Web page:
Propaganda chiefs spin Web in their own image
With the mainland's economy facing its biggest challenge in more than a decade, and the internet an increasingly potent vehicle for spreading unwelcome news and guiding public opinion, the Communist Party's Central Propaganda Department has never been under more pressure. Its response has been to co-opt the Net for its own devices. The annual meeting of the National People's Congress has provided a golden opportunity to use it to manipulate attitudes.
First came a well-publicised online survey, organised by Xinhua, the People's Daily, CCTV and Sina.com, designed to find out what issues the public would like to see raised at the NPC. But as the NPC's only role is to rubber-stamp decisions already made at State Council level, the 63,000 people who took part in the survey had no chance of their responses inspiring any action.
Equally facile was Premier Wen Jiabao's webchat the weekend before the congress started. As Mr Wen is the most popular of the mainland's leaders, making him available to netizens for the first time must have seemed like a masterstroke to the propaganda officials. Sure enough, his two-hour chat was mostly taken up with such anodyne topics as his cooking skills and the recent shoe-throwing incident at Cambridge University, rather than more sticky subjects such as the rising jobless rate.
Mainland media have been spinning the party's new-found passion for internet interaction as a breakthrough in public participation in government. They point to such innovations as a so-called 'online interview room' for the NPC, which allows netizens to comment on proceedings. But typing a question to an unelected official, who is only available to answer it once a year, is hardly progress towards democracy.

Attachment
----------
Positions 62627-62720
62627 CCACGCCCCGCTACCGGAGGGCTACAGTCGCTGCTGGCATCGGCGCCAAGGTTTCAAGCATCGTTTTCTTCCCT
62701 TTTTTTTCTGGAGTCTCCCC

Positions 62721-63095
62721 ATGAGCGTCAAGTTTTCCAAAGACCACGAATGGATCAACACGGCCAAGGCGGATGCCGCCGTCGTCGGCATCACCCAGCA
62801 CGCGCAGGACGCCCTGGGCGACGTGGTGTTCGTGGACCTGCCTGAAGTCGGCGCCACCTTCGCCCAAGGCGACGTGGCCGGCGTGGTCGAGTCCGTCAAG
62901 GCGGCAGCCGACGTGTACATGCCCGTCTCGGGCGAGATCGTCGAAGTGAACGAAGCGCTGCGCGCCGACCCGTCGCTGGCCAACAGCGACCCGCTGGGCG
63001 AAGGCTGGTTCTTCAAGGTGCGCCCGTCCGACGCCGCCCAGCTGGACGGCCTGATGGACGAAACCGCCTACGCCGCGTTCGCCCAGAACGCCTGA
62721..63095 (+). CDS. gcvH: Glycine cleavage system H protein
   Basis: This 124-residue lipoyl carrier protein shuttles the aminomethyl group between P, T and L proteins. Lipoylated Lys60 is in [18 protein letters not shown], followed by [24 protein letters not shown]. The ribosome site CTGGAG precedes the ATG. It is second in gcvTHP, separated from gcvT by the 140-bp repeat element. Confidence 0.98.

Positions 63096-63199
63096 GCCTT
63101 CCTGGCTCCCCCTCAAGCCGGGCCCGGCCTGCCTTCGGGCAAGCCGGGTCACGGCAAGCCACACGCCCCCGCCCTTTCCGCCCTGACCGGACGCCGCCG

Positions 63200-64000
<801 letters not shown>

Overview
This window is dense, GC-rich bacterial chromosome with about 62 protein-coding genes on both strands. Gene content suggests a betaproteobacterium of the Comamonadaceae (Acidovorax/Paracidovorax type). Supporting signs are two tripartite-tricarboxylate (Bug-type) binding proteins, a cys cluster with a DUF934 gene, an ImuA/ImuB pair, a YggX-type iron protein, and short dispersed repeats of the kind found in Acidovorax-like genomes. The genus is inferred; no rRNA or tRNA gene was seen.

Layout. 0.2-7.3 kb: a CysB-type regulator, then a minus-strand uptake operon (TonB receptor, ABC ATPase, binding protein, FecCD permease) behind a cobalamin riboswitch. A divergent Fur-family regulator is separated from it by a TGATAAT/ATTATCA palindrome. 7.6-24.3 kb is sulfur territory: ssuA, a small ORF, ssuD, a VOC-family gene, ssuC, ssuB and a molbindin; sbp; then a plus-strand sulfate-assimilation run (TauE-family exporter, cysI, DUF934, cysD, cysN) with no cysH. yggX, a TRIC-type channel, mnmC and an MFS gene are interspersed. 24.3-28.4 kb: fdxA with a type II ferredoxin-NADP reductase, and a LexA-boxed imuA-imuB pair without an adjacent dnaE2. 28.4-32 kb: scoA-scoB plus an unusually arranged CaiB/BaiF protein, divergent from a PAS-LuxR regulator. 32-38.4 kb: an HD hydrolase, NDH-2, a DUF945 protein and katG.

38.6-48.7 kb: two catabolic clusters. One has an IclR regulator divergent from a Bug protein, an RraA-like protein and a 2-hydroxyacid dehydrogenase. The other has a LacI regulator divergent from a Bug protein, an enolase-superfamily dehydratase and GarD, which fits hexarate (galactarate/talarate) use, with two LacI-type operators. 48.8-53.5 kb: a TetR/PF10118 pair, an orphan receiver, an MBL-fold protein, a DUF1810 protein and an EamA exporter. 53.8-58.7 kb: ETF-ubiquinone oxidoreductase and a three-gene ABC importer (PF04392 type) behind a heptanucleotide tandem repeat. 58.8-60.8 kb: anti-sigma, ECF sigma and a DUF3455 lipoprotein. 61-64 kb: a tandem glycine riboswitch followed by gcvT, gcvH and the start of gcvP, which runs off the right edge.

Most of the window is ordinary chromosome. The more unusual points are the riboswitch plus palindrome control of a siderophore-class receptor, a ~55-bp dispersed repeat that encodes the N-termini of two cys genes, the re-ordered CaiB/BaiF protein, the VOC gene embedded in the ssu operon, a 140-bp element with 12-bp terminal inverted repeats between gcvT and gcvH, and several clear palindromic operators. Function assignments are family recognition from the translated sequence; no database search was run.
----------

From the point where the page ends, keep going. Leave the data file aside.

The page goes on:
The reality is that the embrace of the internet is more about pacifying public opinion than doing anything about the grievances people hold. Nevertheless, the propaganda officials will be delighted by the results of their experiment, because discussion of the environment by netizens has been conspicuously absent during the NPC.
That has also been the case at the congress itself. Since the financial crisis started to unfold, environmental issues have slipped off Beijing's agenda. Not only has the 'green GDP' project, which was supposed to measure the cost of environmental damage to the economy, been quietly abandoned, the government's determination to spend its way out of the recession is also an ominous sign.
Under the much-touted 4 trillion yuan (HK$4.54 trillion) stimulus package, spending on the car and petrochemical sectors, as well as other heavy industries, will be boosted. More cars and chemical plants is hardly a recipe for cutting energy use and pollution. The residents of Yancheng in Jiangsu province can testify to that; water to the city was cut off last month after it was contaminated with carbolic acid following a spillage from one of the 317 chemical plants that line the banks of a nearby river.
Despite such glaring evidence of environmental degradation as the drought in the north, which has been caused partially by incompetent water-management policies, it is clear Beijing still places a far higher priority on development than addressing the consequences of long-term pollution. Officials argue the economy is the priority now. But creating short-term jobs for migrant workers, while destroying the country they live in, won't solve either problem.
More worrying, though, is that the public seems not to care about this. Instead, netizens remain obsessed with chasing down corrupt officials via the internet. That's all well and good. But Beijing wouldn't be so willing to put environmental issues on the backburner if it was being pressured by the online community. The propaganda department would much rather see the downfall of a few minor officials than answer awkward questions about the environment the next time government figures are available to netizens.
David Eimer is a Beijing-based journalist